Insect-proof bags to prevent ‘Osama’ from attacking cereals

Workers loading a truck with maize at the Maralal NCPB depot yesterday.Photo Martin Fundi
Workers loading a truck with maize at the Maralal NCPB depot yesterday.Photo Martin Fundi

The insect-proof bags launched this week will stop the loss of about five million bags of maize annually mostly to a notorious pest nicknamed 'Osama', the Agriculture ministry has said.

A nationwide campaign supported by USAid will popularise the use of the gunny bags, which are fitted with plastic linings to control pests without the use of chemicals.

Agriculture CS Willy Bett said the hermetic bags can control all pests, including the large stock borer, which farmer call Osama, because it is difficult to eliminate.

“We experience 20 to 30 per cent loss, especially in cereals every year due to pests and poor storage,” he said.

The bags apply simple technology, starving insects of oxygen, so they suffocate.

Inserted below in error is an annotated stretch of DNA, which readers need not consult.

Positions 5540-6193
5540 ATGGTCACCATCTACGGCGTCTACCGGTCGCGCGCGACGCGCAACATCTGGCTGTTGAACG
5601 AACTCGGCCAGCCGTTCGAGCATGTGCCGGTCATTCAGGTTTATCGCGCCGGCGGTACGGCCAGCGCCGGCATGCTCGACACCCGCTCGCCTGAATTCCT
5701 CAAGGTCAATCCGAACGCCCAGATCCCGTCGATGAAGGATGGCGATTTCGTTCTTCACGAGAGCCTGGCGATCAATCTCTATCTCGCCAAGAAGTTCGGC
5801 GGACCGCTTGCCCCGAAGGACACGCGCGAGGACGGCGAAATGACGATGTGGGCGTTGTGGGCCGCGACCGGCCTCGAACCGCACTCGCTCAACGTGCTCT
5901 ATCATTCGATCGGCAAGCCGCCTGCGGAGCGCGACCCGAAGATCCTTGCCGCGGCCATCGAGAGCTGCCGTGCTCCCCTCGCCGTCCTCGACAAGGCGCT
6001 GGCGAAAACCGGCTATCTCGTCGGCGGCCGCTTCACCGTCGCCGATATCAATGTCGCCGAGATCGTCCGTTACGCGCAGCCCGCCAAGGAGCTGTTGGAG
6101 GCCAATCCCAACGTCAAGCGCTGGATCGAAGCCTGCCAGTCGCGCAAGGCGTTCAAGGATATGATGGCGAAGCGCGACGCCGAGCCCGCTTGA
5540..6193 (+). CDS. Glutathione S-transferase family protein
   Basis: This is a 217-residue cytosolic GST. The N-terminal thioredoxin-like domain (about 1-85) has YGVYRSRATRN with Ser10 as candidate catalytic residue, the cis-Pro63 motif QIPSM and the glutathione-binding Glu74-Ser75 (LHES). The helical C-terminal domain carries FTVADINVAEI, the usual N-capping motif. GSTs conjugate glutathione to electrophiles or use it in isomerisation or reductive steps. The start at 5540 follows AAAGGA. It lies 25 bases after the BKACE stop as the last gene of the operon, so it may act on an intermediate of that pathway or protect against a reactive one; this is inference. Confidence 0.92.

This eliminates both the insects and mold by depleting oxygen levels and producing carbon dioxide within the storage unit.

“I took part in efficacy trials of bags of this technology and I can confirm that it works against all types of pests,” Bett said yesterday.

The campaign is supported by the USAid through the Kenya Agricultural Value Chain Enterprises Project.

Each 90kg bag costs about Sh250 and different manufacturers in Kenya say it can be reused fro up to five seasons.

Kenyans consume about 40 million bags of maize every year, and experts estimate that if post-harvest losses are reduced, the country would save millions of shillings in food imports.

Deputy director of the Kenya Agricultural Research and Livestock Organisation Felister Makini said all types of grains can be stored in the bags, if they are completely dried.

“The dry food can last more than one year without going bad. This is a cheaper storage alternative for farmers,” she said.

Michael Nicholson, acting head of economic growth at Usaid, said the bags will increase amounts of food available for consumption.

“In 2014 USAid tested 2,000 bags and trials confirmed effectiveness in entirely eliminating wastage,” he said.

Different manufacturers have been producing the bags in Kenya for a several years, but this will be the first time they are popularised in a national campaign.